Charles Lowder

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Father Lowder

Charles Fuge Lowder (22 June 1820 – 9 September 1880) was a priest of the Church of England. He was the founder of the Society of the Holy Cross, a society for Anglo-Catholic priests.

Early life[edit]

Charles Lowder was born at Bath, England, the eldest of two sons and four daughters of Charles Lowder, a banker, and his wife Susan Fuge.[1] He studied at King's College School, London,[1] before going to Exeter College, Oxford in February 1840.[1] He received a Bachelor of Arts degree, a second in classics in 1843 and a Master of Arts degree in 1845. While at Oxford he attended the University Church of St Mary the Virgin where he heard John Henry Newman preach. Under Newman's influence Lowder was drawn into the Oxford Movement and decided to enter the priesthood.

Early parish ministry[edit]

Lowder was ordained a deacon on Michaelmas 1843 and became a curate at Walton near Glastonbury. He was ordained a priest in 1844 by Bishop Denison of Salisbury and became chaplain of the Axbridge workhouse.[1] From 1845 to 1851 he was curate of Tetbury, Gloucestershire.[1] However, Lowder wished to move to a parish with a more Catholic pattern of worship and in 1851 he became assistant curate to James Skinner at St Barnabas' Church, Pimlico.[1] St Barnabas', a chapel of ease to St Paul's Knightsbridge was at the time at the vanguard of the Ritualist movement. The church lay at the heart of an area of slums, having been built to serve the poor.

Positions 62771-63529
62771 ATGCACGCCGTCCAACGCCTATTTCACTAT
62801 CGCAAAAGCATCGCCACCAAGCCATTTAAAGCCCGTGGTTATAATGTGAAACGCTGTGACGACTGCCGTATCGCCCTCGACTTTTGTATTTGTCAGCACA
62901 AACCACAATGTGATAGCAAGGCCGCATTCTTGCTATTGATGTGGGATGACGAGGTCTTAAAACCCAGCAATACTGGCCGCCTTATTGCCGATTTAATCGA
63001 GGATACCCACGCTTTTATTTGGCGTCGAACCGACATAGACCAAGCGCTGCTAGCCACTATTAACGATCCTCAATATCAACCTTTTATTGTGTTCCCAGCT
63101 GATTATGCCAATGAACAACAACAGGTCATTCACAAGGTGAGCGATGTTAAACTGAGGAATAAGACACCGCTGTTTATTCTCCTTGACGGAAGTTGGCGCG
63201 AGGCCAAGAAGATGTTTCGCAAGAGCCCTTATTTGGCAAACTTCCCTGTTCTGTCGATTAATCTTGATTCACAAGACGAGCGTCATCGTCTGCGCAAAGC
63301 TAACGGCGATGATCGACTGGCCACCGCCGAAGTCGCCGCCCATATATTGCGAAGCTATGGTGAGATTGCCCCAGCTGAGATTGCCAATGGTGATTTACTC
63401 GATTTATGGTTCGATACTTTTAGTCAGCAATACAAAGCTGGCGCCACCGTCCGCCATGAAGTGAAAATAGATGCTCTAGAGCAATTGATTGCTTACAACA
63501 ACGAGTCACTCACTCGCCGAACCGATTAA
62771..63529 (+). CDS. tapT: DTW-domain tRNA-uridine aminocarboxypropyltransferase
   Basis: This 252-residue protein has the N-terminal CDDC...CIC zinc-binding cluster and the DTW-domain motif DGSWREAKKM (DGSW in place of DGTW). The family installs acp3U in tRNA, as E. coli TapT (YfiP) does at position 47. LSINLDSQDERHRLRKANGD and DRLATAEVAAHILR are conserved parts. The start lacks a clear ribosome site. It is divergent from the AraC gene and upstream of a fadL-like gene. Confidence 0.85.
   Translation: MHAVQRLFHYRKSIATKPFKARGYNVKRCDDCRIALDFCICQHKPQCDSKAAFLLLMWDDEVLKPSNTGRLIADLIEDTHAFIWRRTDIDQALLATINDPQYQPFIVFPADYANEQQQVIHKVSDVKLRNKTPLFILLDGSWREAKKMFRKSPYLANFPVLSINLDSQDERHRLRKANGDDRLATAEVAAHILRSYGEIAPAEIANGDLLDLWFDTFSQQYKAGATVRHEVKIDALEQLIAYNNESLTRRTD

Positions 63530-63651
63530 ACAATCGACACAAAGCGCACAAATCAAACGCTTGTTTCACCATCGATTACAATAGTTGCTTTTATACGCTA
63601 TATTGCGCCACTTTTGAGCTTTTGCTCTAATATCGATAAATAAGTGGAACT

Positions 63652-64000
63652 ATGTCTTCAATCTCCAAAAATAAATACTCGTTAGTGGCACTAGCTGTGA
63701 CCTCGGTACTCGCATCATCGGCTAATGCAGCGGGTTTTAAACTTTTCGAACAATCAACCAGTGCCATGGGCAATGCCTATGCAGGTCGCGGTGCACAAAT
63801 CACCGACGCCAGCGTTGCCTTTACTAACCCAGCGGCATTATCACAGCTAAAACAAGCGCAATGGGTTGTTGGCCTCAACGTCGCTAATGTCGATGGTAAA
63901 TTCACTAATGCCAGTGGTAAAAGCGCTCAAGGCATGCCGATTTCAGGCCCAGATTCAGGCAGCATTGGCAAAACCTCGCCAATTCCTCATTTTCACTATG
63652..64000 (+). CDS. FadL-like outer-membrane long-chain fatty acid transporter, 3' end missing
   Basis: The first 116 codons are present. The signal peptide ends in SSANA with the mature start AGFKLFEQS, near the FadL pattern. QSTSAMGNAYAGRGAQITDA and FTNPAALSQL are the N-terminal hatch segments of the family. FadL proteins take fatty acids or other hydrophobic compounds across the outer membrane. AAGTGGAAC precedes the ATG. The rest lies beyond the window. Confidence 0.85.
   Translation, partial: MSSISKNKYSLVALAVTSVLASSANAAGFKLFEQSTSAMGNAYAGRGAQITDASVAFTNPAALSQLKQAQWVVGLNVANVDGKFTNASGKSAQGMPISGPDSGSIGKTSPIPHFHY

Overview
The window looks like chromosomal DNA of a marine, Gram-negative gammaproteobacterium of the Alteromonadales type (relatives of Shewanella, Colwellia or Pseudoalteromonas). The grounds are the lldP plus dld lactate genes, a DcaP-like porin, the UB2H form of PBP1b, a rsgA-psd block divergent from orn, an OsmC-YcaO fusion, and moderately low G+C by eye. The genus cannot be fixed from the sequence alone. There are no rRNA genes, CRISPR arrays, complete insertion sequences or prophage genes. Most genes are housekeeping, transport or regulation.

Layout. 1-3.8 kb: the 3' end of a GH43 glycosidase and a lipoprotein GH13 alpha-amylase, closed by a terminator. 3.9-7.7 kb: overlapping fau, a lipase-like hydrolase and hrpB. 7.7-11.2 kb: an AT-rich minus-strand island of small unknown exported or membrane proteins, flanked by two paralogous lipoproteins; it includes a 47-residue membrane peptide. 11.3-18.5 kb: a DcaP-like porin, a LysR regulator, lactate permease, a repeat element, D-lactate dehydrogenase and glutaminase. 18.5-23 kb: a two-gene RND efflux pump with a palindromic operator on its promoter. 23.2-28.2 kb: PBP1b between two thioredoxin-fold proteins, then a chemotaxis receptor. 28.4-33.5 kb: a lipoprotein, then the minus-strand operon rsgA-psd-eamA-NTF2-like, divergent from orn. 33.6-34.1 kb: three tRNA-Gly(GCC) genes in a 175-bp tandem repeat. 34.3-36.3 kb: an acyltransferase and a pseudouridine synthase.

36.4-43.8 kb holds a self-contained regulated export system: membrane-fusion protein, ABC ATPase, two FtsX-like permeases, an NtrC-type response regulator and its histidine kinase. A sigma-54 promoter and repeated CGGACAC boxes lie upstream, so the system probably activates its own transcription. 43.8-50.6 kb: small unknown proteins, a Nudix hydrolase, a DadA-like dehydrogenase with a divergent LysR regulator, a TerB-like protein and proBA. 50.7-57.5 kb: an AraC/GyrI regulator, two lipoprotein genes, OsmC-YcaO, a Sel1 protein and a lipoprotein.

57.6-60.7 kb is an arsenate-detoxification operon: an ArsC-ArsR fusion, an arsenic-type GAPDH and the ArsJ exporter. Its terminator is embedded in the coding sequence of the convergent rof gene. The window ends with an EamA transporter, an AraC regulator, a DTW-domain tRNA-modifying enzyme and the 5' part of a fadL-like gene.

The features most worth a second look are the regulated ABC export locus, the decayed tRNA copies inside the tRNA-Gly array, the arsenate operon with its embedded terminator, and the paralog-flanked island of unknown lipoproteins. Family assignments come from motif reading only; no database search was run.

There was, however, controversy regarding St Barnabas' use of Catholic ritual. A Mr Westerton, an opponent of the High Church worship at St Barnabas', stood for the post of churchwarden in an attempt to bring them to a stop and hired a man to parade up and down the street wearing a sandwich-board canvassing for votes. In what he later called "a moment of madness" Lowder gave money to the choirboys to buy rotten eggs and encouraged them to pelt the board carrier. As a result Lowder was called in front of a magistrate and fined. He was also reprimanded by his bishop and suspended from duty for six weeks.